Northern Israel’s Mount Carmel is known for a more miraculous event, but that’s where a company exploring Biblical lands for material riches has made a novel discovery. On January 7 London-listed Shefa Yamim announced a new mineral named carmeltazite won official recognition from the International Mineralogical Association.
The new entity came to light within the company’s trademarked Carmel sapphire. Made up of titanium, aluminum and zirconium, carmeltazite “is part of the remarkable mineral assemblage” found as tiny inclusions or impurities in the gemstone, the company stated. While not exactly the most compact abbreviation, carmeltazite can be denoted as ZrAl2Ti4O11.
Carmel Sapphires contain inclusions of a remarkable mineral association, crystallizing from trapped melts at the time of the explosive eruptions.
(Image courtesy of Shefa Yamim.)
Shefa Yamim also claims distinction for the Carmel sapphire itself, described as “a newly discovered type of corundum… unlike any other sapphire found in the world.” Typically black, blue-to-green or orange-brown in colour, it has so far manifested its largest size at 33.3 carats. That stone came from an area proximal to the River Kishon, associated with Old Testament stories of the Canaanites’ defeat.
Nearby Mount Carmel gained fame when a miraculous fire helped the prophet Elijah upstage Ahab and the idolatrous worshippers of Baal. Shefa Yamim’s exploration focuses on the mountain’s volcanic sources and the river’s alluvial prospects. The company expects to begin trial mining at its Kishon Mid-Reach project this year, targeting diamonds, rubies, moissanite and hibonite, in addition to its proprietary sapphire.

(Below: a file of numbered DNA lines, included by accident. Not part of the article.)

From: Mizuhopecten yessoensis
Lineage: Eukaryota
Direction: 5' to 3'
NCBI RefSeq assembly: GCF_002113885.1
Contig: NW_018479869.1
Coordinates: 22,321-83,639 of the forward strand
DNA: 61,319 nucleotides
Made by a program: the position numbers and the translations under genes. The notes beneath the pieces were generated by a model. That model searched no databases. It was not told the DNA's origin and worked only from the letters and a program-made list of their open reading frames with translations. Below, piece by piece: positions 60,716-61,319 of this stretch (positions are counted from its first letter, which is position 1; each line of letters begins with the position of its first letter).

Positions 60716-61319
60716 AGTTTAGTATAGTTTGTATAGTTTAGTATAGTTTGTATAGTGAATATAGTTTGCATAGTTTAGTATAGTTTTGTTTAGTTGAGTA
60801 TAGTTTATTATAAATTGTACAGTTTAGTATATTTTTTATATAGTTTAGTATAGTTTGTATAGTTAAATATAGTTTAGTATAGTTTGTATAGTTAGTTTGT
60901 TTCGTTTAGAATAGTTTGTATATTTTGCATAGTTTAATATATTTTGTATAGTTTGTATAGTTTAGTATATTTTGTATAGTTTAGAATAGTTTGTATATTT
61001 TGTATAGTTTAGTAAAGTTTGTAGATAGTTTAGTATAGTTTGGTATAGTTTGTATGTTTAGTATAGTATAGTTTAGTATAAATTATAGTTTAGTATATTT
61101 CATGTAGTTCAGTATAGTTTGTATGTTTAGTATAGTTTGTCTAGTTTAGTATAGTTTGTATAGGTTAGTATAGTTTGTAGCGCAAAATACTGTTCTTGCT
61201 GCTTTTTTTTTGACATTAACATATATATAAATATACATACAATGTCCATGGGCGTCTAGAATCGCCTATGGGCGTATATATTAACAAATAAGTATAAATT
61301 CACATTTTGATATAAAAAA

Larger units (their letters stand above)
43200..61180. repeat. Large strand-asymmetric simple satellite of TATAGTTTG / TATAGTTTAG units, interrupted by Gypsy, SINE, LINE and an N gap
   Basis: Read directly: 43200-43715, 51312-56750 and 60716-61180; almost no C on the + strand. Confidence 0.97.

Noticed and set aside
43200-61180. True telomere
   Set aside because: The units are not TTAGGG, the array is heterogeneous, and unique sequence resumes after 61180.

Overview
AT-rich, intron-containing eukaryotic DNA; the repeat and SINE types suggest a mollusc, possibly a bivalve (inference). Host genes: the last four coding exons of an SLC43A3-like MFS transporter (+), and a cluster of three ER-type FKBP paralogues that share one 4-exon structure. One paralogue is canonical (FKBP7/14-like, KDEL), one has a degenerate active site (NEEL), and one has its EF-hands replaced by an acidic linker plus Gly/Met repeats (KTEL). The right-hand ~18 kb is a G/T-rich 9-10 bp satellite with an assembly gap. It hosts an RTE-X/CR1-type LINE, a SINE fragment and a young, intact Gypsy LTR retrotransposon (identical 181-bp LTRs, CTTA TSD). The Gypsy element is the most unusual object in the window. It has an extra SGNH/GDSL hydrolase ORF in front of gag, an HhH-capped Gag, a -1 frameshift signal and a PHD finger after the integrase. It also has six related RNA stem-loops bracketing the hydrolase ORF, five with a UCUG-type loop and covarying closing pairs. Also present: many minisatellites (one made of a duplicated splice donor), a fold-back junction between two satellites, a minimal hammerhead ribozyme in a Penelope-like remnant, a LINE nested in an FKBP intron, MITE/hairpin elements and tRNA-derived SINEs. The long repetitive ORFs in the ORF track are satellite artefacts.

While the Carmel stone has yet to prove itself among buyers of bling, other sapphires have prompted pecuniary appreciation. A late November Christie’s auction achieved its maximum pre-sale estimate of $15 million for a necklace comprised of 21 Kashmir sapphires that outshone the accompanying 23 cushion-shaped diamonds. Originating in a mine that closed in 1887, the exceptionally rare sapphires were collected over a period of more than 100 years prior to the necklace’s creation.
As for rubies, the gems “have seen a more-than-fourfold price increase per carat in the past four years, with the finest rubies fetching $1 million per carat for the first time, as much as top-tier diamonds,” Bloomberg reported in November.
Buying rubies a decade ago would be “like someone who bought Google stock in Year 3 versus buying it now,” Seth Holehouse of the Fortuna auction house told the news agency. Chinese demand has helped push prices, especially for red rubies and other gems in red.
Driven largely by previous ownership, a pearl and rubies pendant that once belonged to Marie Antoinette sold for $36.16 million at a November Sotheby’s event. The auctioneer had hoped for a mere $2 million.
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